Unfortunately, Christians mostly gave up even trying to understand the Trinity. But if we’re resolved that we want to go into the mystery, not to hold God in our pocket, but to allow God to hold us, then I think we must seek to understand the Trinity experientially and contemplatively, which is not to understand at all, but to “stand under” a waterfall of infinite and loving Flow.

Adapted from The Divine Dance: Exploring the Mystery of Trinity, discs 1 and 2
(CD, MP3 download);

and The Shape of God: Deepening the Mystery of the Trinity, disc 1
(CD, DVD, MP3 download);

and Eager to Love: The Alternative Way of Francis of Assisi, pp. 71-72

Gateway to Silence:
God for us, we call you Father.
God alongside us, we call you Jesus.
God within us, we call you Holy Spirit.

Charles C. Twombly – Humility and the Desire for the Other in a Russian Icon

To the right is an icon, a Russian icon.  During the Middle Ages, Russia (as we might call it today) was out of the European loop.  It was more linked to the Byzantine Empire and Asia than to Europe.  But this icon, painted (or written) by the great iconographer, Andrei Rublev, is dated around the beginning of the fifteenth century and therefore falls within our time-line.

Let’s look at it.   It’s sometimes called “The Old Testament Trinity” or “The Hospitality of Abraham.”   It’s a representation of God, but what we actually see are three angels, very feminine ones at that.  So where’s God?  For the Orthodox Christians of the East, God could not be represented at all, at least in his eternal being.  God is a spirit; he’s invisible.  So we have three angels instead.  The story of the three mysterious visitors in Genesis, chapter 18, gives us warrant to call them an image of God because the word of the Lord comes through their mouths in such a way that God himself is said to speak. Continue reading “Charles C. Twombly – Humility and the Desire for the Other in a Russian Icon”

Richard Rohr – Trinity Sunday: Surface versus Depth


If we just stay on the fearful or superficial side of the religious spectrum, religion is invariably defined by exclusionary purity codes that always separate things into sacred and profane. God is still distant, punitive, and scary. Then our religious job becomes putting ourselves only on the side of “sacred” things (as if you could) and to stay apart from worldly or material things, even though Jesus shows no such preference himself.

After the beginnings of mystical experience (which is just prayer experiences), one finds that what makes something secular or profane is precisely whether one lives on the surface of it. It’s not that the sacred is here and the profane is over there. Everything is profane if you live on the surface of it, and everything is sacred if you go into the depths of it—even your sin. To go inside your own mistakenness is to find God. To stay on the surface of very good things, like Bible, sacrament, priesthood, or church, is to often do very unkind and evil things, while calling them good. This important distinction is perfectly illustrated by Jesus’ parable of the publican and the Pharisee (Luke 18:9-14).

So the division for the Christian is not between secular and sacred things, but between superficial things and things at their depth. The depths always reveal grace, while staying on the surface allows one to largely miss the point (the major danger of fundamentalism, by the way). Karl Rahner, the German Jesuit, and one of my heroes of Vatican II, loved to call this “the mysticism of ordinary life.”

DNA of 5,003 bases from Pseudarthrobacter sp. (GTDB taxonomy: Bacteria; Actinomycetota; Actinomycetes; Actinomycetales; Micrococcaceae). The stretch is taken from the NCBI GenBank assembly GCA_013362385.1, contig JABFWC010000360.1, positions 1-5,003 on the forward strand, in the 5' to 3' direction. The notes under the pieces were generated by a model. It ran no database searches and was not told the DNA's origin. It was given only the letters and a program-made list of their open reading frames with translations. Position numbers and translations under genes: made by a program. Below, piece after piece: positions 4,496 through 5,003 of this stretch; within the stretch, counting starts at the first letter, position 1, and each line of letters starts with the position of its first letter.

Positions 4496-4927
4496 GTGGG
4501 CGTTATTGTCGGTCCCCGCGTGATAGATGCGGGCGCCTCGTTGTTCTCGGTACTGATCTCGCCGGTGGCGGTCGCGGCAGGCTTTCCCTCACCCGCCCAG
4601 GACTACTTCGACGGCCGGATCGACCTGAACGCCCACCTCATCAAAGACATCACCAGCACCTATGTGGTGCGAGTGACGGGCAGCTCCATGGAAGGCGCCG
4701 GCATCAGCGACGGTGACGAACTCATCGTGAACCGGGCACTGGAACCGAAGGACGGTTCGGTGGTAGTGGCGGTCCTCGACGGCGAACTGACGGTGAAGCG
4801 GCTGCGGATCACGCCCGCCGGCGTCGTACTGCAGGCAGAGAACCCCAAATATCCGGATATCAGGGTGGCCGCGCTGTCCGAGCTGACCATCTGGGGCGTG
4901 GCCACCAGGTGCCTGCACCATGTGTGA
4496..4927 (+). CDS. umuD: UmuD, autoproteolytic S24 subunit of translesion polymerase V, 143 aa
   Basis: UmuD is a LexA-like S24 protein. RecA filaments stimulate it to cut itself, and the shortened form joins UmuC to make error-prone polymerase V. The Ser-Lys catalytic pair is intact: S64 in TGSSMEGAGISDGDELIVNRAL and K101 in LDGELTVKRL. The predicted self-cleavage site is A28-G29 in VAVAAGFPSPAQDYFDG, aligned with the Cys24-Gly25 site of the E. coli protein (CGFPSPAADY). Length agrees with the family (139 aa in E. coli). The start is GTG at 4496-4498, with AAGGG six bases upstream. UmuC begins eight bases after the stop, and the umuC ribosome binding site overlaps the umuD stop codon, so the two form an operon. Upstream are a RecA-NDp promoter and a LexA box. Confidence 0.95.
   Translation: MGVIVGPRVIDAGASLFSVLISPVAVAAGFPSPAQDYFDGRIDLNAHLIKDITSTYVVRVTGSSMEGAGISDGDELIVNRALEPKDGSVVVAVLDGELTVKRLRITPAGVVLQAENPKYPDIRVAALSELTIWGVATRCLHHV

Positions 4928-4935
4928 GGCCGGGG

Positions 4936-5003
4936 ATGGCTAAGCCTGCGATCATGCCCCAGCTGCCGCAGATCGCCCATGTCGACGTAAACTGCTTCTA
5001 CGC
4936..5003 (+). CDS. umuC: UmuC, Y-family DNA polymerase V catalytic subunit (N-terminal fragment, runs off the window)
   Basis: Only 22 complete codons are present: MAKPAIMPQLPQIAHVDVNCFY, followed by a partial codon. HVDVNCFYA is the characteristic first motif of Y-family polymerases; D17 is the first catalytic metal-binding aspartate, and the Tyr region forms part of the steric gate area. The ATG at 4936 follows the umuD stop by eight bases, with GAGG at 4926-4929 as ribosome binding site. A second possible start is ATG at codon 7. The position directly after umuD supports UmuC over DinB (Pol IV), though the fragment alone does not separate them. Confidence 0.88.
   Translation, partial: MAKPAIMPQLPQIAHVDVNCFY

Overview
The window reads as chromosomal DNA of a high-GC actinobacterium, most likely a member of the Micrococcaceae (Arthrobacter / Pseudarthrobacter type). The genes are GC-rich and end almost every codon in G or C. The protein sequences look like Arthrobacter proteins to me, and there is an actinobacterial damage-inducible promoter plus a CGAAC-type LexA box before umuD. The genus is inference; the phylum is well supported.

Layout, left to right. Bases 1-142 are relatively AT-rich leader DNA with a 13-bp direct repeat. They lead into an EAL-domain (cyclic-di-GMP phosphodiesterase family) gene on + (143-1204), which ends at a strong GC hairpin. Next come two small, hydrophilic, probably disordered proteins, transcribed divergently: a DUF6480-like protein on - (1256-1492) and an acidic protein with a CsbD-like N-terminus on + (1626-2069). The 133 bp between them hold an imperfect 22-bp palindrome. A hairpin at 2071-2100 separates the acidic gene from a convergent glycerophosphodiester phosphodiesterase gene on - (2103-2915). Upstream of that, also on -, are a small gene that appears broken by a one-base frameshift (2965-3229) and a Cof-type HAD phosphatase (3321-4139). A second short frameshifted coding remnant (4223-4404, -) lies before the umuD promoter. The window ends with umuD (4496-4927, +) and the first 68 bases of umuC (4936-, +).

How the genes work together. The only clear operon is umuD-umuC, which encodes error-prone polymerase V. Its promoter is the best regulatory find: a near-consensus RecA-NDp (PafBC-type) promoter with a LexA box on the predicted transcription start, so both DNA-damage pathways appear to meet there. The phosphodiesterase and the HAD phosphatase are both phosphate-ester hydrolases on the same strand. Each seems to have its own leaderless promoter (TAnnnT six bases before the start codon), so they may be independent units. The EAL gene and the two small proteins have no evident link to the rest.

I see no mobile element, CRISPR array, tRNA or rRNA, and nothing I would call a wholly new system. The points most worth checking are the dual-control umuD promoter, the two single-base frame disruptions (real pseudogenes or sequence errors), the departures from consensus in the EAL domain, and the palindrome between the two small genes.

Adapted from Following the Mystics Through the Narrow Gate
. . . Seeing God in All Things
(CD, DVD, MP3)


Richard Rohr – A Trinitarian Prayer


In the name of the Holy Formless One,
In the name of the Son, who took Form,
In the name of the Spirit between these Two,
All things are made one. Continue reading “Richard Rohr – A Trinitarian Prayer”

Richard Rohr – Patristic Reasons for the Trinity

Our Franciscan Saint Bonaventure (1221-1274), who wrote a lot about the Trinity, was deeply influenced by a lesser-known figure, Richard of Saint Victor, who had died in 1173. Richard said, “For God to be good, God can be one. For God to be loving, God has to be two because love is always a relationship.” But his real breakthrough was saying that “For God to be supreme joy and happiness, God has to be three.” Lovers do not know full happiness until they both delight in the same thing, like new parents with the ecstasy of their first child. Continue reading “Richard Rohr – Patristic Reasons for the Trinity”

St. Patrick’s Creed

sf.patrick - final

Because there is no other God
nor ever was nor will be in future days,
other than God who is unbegotten Father,
without beginning,
yet from whom is all beginning
and who holds all things in being
as we have come to learn; Continue reading “St. Patrick’s Creed”

Richard Rohr – Meditations on the Mystery of the Trinity


One reason so many theologians are interested in the Trinity now is that we’re finding both physics (especially quantum physics) and cosmology are at a level of development where human science, our understanding of the atom and our understanding of galaxies, is affirming and confirming our use of the old Trinitarian language—but with a whole new level of appreciation. Reality is radically relational, and the power is in the relationships themselves!

No good Christians would have denied the Trinitarian Mystery, but until our generation none were prepared to see that the shape of God is the shape of the whole universe!

Great science, which we once considered an “enemy” of religion, is now helping us see that we’re standing in the middle of awesome Mystery, and the only response before that Mystery is immense humility. Astrophysicists are much more comfortable with darkness, emptiness, non-explainability (dark matter, black holes), and living with hypotheses than most Christians I know. Who could have imagined this? Continue reading “Richard Rohr – Meditations on the Mystery of the Trinity”

The Lord of The Dance – A ‘Perichoretic’ Song

Continue reading “The Lord of The Dance – A ‘Perichoretic’ Song”

Conversion in Cultural Perspective

Conversion is a much discussed topic these days, whether in the context of the much abused concept of proselytism or in terms of a theology and anthropology of missions.

Paul Hiebert, who was a professor of missions and anthropology at Fuller on Pasadena, Ca. and Trinity Evangelical Divinity School in Deedfield, Ill. wrote in 1978 a seminal article on the theme of ‘Conversion, Culture and Cognitive Categories’.

Continue reading “Conversion in Cultural Perspective”